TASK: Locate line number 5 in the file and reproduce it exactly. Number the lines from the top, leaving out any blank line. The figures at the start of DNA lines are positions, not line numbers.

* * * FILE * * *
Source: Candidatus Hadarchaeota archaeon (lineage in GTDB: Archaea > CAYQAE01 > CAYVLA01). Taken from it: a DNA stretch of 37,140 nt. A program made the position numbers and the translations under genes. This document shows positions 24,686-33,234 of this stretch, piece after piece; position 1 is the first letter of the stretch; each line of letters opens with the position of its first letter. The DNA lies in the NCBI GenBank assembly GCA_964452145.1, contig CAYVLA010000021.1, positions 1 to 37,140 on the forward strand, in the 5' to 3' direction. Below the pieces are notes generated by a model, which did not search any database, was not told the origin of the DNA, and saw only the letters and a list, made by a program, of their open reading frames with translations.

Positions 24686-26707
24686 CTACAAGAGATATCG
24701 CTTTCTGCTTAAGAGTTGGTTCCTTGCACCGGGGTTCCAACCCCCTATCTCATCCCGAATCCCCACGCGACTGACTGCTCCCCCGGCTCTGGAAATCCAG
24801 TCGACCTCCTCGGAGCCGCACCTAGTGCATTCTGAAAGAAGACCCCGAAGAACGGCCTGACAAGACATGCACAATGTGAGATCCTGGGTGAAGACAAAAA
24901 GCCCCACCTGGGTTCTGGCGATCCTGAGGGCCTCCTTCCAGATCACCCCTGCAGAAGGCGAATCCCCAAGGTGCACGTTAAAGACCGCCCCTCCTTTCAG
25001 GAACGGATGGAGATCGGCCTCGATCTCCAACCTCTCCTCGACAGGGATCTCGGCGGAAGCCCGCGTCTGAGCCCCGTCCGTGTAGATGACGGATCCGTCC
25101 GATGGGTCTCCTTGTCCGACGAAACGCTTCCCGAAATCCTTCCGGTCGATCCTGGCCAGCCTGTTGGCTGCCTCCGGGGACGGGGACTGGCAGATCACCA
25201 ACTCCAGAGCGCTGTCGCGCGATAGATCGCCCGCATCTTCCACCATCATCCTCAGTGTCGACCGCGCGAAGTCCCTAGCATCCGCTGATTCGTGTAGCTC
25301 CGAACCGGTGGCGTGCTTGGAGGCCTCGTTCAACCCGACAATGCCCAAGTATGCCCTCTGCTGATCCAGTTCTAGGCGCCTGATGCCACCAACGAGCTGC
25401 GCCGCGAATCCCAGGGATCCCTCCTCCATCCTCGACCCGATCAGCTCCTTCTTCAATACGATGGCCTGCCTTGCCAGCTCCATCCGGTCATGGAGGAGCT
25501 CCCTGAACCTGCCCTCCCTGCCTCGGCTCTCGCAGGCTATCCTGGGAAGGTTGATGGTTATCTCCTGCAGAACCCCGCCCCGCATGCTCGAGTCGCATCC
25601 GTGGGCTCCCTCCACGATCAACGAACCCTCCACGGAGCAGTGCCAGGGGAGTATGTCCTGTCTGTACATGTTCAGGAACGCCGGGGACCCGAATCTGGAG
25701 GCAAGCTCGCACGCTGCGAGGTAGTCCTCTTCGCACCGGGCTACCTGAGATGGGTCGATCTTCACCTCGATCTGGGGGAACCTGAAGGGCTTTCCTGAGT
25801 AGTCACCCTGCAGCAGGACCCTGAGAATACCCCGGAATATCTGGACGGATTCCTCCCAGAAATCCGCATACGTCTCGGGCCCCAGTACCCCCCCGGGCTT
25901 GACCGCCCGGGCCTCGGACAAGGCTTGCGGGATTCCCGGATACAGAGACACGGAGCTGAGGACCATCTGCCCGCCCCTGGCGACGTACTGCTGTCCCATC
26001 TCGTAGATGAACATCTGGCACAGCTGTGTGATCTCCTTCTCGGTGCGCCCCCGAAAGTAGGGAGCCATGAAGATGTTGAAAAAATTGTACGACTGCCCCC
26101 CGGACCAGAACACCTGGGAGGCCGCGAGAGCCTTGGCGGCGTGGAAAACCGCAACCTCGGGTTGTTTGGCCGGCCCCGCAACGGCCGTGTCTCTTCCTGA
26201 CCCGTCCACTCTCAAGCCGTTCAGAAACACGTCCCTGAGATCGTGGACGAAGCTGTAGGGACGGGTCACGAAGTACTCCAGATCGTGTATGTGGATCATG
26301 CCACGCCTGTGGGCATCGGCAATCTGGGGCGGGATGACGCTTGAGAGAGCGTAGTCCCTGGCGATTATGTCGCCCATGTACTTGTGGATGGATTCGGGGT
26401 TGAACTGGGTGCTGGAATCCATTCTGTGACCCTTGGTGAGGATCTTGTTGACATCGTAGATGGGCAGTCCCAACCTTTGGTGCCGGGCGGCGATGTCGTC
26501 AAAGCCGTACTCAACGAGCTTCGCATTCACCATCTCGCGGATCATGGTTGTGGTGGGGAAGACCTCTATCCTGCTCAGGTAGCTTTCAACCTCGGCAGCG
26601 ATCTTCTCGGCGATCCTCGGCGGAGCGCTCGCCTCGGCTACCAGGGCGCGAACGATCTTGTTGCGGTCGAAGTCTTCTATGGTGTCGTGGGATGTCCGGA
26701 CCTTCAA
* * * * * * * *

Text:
24801 TCGACCTCCTCGGAGCCGCACCTAGTGCATTCTGAAAGAAGACCCCGAAGAACGGCCTGACAAGACATGCACAATGTGAGATCCTGGGTGAAGACAAAAA